The calmest revolution: Making alternative medicine more affordable
It was during one of those strangely mild days in February that Maggie Radford really wanted a drink. She’d been sober for months and knew the cravings would come and go, but this one was lingering. She was already anxious — a Family Day reunion with her estranged son was imminent — so she did the one thing that could put her overworked mind at ease: She took five needles in the ear.
“I went into a kind of dreaming mode,” Radford says.
She was given a simple acupuncture technique called the NADA protocol, an insertion of fine gauge, stainless steel needles into five particular points of the ear, and when she opened her eyes 45 minutes later, Radford says her mind was much calmer.
“I could’ve stayed there all day,” she says.
Her acupuncturist, Ash Yoon, said she could stay as long as she liked. Yoon runs the Toronto Acupuncture Studio (TAS), one of two full-time community clinics in the city. She ministers to up to 16 people in a single session. Unlike the private model, which charges up to $150 per hour, TAS offers a more langorous and affordable option. Payment is on a sliding scale, from $15 to $35 per session, and it is this type of flexibility that allows someone like Radford, who lives off $950 in Ontario Disability Support Payments (ODSP) each month, to receive treatment.
“There’s no other way I could afford this,” says Radford, who has previously attempted private treatment but gave it up as too costly. “No matter how many times I arrive in a funk,” she explains, “I always leave feeling much better.”
Radford, who also suffers from crippling arthritis in both feet, was recovering from surgery when she first sat in Yoon’s La-Z-Boy last fall. The bones in her big right toe had been fused together; the screws were still in. Yoon inserted needles in points at the hands and fingers that ease foot pain and Radford fell asleep for two hours. “It was such a relief,” she says.
“Acupuncture is so important to everyday health,” explains Yoon, who estimates that just under half of her 150 weekly visitors are low-income clients. “The idea behind the community clinic is to make it available to everyone.”
Health and wellness practices such as acupuncture, yoga and Pilates are so ubiquitous these days that it seems silly to keep referring to them as alternative, but they remain distant possibilities for anyone struggling to make ends meet. It’s a sad irony: Practices that are so adept at pain relief and stress management are not easily accessible to those burdened by the corrosive effects of chronic illness and disadvantage.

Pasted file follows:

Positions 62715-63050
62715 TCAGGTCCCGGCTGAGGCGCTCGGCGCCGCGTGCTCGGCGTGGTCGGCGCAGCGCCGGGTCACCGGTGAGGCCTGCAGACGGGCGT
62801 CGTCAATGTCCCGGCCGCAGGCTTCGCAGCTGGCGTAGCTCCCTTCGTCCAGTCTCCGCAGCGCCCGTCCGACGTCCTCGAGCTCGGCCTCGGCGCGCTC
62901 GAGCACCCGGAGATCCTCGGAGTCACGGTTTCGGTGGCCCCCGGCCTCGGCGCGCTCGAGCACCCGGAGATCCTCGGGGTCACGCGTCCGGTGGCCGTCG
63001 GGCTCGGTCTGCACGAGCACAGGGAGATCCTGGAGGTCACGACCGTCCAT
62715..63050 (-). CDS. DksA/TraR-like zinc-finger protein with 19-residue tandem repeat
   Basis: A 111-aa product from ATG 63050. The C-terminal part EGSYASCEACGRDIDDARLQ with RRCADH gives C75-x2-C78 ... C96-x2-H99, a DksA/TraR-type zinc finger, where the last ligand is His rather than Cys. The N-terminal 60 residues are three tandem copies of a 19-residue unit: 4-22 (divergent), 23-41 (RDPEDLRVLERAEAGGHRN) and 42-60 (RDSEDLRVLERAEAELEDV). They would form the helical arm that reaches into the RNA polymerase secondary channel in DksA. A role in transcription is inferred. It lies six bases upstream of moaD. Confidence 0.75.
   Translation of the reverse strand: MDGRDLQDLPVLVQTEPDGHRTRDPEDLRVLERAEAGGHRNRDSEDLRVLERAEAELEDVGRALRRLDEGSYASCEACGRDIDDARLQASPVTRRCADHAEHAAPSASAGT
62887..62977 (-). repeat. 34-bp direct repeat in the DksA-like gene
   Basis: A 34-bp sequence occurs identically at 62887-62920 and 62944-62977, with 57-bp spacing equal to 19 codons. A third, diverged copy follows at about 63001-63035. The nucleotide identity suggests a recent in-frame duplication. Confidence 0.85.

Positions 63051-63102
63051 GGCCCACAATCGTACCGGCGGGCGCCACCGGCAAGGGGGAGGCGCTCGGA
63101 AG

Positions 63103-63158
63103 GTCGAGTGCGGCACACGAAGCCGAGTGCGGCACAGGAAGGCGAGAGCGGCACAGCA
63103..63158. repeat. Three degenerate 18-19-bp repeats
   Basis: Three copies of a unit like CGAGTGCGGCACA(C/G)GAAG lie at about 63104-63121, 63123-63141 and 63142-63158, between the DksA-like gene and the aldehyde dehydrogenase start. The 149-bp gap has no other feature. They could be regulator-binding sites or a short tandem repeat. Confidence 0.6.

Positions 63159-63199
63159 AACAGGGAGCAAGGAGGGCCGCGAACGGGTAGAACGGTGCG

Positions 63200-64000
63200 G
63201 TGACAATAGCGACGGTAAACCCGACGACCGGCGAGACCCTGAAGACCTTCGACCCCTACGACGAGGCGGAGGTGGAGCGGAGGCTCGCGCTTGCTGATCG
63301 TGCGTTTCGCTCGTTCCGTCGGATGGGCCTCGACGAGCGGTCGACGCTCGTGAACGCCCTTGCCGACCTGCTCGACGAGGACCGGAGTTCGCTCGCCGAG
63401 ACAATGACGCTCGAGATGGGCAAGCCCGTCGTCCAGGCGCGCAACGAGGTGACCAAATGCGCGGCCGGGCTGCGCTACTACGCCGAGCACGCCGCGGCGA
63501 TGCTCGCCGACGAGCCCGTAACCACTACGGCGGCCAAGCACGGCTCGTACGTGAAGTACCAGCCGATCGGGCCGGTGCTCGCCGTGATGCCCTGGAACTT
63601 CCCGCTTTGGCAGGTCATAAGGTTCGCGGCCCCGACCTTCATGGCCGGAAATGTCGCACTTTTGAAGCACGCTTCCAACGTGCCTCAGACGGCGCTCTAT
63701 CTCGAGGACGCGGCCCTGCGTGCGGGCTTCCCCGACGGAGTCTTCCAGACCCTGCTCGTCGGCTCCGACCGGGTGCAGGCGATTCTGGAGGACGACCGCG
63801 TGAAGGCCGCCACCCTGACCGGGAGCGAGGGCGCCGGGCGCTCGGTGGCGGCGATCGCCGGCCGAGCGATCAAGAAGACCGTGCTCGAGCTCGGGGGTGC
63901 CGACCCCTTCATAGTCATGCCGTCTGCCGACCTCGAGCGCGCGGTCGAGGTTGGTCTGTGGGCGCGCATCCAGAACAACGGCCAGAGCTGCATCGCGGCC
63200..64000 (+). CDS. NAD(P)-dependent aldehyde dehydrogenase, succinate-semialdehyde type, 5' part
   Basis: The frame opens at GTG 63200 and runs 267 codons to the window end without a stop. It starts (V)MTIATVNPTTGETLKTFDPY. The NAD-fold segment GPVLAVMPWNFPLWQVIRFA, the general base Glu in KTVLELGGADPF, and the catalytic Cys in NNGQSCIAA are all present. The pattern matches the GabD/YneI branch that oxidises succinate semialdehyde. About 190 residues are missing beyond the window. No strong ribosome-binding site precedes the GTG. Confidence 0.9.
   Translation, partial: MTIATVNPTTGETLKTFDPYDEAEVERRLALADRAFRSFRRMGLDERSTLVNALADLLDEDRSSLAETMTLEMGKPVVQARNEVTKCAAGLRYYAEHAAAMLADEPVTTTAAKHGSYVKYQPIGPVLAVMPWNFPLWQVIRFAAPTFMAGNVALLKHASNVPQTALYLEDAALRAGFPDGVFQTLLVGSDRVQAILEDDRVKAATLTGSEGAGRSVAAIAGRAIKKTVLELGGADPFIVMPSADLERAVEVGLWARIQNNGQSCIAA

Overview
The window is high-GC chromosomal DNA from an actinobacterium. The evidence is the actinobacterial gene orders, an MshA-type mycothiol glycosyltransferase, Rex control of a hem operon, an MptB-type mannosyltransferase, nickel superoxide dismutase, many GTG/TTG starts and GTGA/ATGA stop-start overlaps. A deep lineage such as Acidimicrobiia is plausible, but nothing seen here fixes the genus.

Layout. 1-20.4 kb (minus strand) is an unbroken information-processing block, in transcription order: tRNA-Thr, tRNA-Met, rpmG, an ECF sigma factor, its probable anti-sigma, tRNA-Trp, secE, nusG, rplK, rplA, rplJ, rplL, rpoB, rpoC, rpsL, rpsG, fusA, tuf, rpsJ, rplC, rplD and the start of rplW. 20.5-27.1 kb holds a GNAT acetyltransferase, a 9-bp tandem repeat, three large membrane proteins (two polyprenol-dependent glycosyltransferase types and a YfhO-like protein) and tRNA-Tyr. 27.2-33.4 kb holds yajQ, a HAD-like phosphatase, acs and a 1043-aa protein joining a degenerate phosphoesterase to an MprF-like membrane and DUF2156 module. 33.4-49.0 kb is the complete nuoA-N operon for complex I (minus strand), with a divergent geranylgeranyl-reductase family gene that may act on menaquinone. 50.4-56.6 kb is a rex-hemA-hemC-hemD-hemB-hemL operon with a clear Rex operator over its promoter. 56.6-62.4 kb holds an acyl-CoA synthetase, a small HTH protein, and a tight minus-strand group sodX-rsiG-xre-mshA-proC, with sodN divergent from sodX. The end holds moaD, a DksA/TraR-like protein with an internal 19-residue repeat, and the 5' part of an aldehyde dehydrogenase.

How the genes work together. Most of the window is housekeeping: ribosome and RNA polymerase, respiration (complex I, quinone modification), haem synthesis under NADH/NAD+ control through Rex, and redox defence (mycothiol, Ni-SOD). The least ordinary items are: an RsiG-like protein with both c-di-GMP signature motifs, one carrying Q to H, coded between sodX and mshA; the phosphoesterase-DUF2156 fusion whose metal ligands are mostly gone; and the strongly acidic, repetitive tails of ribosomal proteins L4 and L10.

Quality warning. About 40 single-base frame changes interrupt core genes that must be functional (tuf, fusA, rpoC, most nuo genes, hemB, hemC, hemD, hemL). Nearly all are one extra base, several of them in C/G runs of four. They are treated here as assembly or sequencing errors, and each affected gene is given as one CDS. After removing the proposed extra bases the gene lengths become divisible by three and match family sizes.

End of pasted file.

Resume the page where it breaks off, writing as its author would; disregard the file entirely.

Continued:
Some practitioners have begun offering innovative programs with the goal of correcting this imbalance. In 2009, Caren Cooper-Bridel established NOW 4 Youth, a charitable organization that offers yoga and Pilates training for at-risk youth. “It was time to give something back,” the 37-year old instructor says.
Cooper-Bridel put the word out through programs such as Covenant House and SKETCH, the street youth art studio. Thirty applications came back. Due to space and time limitations, they were only able to accept two, but NOW 4 Youth’s 150-hour pilot program was a success: Their first graduate is now a Pilates teacher herself.
“I never really felt athletic or even capable of being so,” says Jen Stewart, who was 26 when she began to study proper breathing technique, kinesiology and exercises to strengthen core muscles. “Now I feel much more comfortable within my body.”
The idea of a strong core offers an explicit analogy. Pilates and yoga develop a deep bodily discipline; the same process that gives greater inner balance and range of motion can also create greater opportunity beyond the mat. “The thing we wanted to do was to work with the body, then help them incorporate that into their lifestyle,” says Cooper-Bridel, who aims to accept six students from the current crop of 2012 applications. “The biggest eye-opener for me was to watch someone like Jen not only learning how to move, but how to change.”
Change comes at the community level. According to Reducing Disparities, a report produced by the Wellesley Institute, an urban health think tank, one of the major determinants of wellness in any major city is the degree to which its most vulnerable can find empathy and connection.
Yoon is keenly aware of this. She knows the major challenges some of her clients face — food and shelter — can sometimes overshadow all the minor insults of daily living — the long lineup, the dehumanizing gaze, the missed bus — that subtly erode well-being. One of her clients, who lives in a transitional shelter for abused women, comes to TAS because it is the only place she feels safe enough to sleep.
“Some of these people live in a very heightened environment and while we can provide immediate relief from acute pain, it’s sometimes more important to help them through a very raw emotional period,” she explains.
Yoon sees the soothing nature of her discipline and other wellness practices as an essential part of building community. She and fellow practitioner Naomi Frank, whose east-end clinic opened last October, are both members of the People’s Organization of Community Acupuncture (POCA), a U.S. co-operative movement that fosters affordable clinics across North America. There are 300 clinics in the United States but very few in Canada, especially Ontario, where there is yet to be a regulatory college. Still, Yoon see progress: recent openings in Kingston, Hamilton and, soon, Barrie.
“We want to take over the world,” she says, quoting the POCA literature. “It will be the calmest revolution ever.”
Author: Howard Akler
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